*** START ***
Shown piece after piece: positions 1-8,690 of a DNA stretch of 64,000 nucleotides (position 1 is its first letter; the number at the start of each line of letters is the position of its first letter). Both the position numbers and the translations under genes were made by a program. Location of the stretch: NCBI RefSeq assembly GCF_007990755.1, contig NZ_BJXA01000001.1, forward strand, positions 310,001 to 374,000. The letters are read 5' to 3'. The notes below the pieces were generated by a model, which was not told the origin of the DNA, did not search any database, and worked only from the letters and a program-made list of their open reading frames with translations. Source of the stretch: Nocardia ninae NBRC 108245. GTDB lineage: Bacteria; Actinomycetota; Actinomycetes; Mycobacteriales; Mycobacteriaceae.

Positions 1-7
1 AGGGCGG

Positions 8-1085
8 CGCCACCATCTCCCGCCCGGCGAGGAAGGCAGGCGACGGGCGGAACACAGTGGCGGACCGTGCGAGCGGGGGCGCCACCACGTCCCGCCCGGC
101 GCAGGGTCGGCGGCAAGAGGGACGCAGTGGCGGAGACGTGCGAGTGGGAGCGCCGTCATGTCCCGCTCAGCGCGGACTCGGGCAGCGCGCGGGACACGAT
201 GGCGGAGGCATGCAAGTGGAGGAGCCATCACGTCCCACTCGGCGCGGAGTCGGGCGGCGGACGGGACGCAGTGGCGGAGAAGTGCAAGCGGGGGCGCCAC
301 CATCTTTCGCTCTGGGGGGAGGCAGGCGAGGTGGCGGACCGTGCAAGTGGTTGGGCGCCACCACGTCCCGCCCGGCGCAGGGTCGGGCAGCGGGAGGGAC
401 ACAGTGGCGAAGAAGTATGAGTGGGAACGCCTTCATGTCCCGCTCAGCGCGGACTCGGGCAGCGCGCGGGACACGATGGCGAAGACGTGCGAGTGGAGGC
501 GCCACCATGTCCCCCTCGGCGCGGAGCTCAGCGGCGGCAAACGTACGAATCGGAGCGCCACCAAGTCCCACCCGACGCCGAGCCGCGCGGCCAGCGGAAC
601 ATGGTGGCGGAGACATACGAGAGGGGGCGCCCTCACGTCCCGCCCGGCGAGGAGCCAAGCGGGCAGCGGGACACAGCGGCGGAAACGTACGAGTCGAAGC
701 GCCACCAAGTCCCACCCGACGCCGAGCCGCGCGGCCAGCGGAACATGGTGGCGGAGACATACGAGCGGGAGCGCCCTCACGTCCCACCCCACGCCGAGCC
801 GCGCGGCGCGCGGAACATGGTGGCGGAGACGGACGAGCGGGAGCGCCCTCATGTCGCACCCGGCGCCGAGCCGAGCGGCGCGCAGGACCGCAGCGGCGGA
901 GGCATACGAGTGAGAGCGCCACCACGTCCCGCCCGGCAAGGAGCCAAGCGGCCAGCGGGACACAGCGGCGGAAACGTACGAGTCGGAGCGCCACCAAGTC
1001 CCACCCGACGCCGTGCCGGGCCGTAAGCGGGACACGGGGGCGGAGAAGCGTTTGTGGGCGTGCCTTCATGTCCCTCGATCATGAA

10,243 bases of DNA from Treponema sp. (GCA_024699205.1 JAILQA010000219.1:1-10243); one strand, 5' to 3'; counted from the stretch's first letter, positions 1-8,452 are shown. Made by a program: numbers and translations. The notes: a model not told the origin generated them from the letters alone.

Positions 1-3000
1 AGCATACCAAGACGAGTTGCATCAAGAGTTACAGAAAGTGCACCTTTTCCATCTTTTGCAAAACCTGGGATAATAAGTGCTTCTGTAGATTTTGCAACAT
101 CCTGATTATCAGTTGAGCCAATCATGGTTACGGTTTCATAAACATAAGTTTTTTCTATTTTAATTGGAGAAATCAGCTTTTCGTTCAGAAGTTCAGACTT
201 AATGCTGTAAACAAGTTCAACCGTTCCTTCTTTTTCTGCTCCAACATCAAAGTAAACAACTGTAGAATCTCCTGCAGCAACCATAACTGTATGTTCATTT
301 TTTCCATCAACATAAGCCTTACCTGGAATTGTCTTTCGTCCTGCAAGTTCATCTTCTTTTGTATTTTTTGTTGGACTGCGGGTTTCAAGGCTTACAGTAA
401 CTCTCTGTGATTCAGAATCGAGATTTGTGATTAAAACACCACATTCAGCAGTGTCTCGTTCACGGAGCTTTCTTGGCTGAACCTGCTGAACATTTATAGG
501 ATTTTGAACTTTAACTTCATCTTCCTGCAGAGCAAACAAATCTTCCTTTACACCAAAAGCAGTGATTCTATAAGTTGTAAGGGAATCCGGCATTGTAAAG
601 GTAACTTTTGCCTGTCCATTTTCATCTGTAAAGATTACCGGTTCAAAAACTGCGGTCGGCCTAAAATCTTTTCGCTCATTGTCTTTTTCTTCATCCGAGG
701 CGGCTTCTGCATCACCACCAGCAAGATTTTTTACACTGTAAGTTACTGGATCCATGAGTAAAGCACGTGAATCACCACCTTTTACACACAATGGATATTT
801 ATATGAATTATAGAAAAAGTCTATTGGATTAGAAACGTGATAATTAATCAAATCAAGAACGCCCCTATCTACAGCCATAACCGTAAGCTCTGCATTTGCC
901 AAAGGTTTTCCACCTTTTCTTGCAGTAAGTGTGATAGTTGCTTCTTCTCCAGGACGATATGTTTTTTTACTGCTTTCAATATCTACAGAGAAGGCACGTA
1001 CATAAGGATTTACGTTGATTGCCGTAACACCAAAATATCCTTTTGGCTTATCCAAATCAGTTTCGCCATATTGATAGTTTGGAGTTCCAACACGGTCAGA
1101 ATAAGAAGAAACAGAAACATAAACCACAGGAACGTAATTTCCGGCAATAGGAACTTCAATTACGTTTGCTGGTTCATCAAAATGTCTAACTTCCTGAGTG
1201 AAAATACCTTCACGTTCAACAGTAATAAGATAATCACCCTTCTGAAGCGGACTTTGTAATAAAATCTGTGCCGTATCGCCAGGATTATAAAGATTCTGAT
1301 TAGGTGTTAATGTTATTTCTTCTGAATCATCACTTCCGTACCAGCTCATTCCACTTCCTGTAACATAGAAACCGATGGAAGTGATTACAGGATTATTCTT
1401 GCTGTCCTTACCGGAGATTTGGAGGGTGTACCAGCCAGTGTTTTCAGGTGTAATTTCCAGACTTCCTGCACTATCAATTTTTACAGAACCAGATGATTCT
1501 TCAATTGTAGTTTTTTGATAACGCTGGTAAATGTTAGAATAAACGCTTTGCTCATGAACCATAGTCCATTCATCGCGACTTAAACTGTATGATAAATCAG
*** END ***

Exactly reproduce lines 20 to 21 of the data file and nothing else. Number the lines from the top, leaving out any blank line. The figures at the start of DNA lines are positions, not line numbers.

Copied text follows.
201 AATGCTGTAAACAAGTTCAACCGTTCCTTCTTTTTCTGCTCCAACATCAAAGTAAACAACTGTAGAATCTCCTGCAGCAACCATAACTGTATGTTCATTT
301 TTTCCATCAACATAAGCCTTACCTGGAATTGTCTTTCGTCCTGCAAGTTCATCTTCTTTTGTATTTTTTGTTGGACTGCGGGTTTCAAGGCTTACAGTAA